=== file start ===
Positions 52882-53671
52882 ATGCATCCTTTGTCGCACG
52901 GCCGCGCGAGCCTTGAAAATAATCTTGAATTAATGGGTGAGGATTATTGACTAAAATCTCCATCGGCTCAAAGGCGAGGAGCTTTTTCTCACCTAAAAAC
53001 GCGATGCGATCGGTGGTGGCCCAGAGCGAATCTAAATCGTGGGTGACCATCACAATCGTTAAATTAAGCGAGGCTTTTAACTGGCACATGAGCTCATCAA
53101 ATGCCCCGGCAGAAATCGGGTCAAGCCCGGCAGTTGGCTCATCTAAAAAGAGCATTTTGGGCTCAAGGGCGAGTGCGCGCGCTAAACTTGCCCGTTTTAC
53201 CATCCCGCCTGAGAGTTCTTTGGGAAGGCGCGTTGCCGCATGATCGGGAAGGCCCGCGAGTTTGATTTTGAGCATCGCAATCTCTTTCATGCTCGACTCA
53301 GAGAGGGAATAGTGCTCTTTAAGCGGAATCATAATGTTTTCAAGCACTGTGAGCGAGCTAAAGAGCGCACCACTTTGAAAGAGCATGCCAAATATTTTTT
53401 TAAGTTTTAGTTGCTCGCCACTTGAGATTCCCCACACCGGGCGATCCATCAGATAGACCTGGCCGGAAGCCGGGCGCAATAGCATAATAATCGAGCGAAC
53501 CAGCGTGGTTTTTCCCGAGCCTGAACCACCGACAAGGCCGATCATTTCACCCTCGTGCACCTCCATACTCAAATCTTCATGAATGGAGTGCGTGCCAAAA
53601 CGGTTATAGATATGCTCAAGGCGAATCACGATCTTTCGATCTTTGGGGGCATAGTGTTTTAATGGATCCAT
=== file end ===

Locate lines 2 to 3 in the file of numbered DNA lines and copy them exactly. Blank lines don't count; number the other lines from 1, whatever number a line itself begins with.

52882 ATGCATCCTTTGTCGCACG
52901 GCCGCGCGAGCCTTGAAAATAATCTTGAATTAATGGGTGAGGATTATTGACTAAAATCTCCATCGGCTCAAAGGCGAGGAGCTTTTTCTCACCTAAAAAC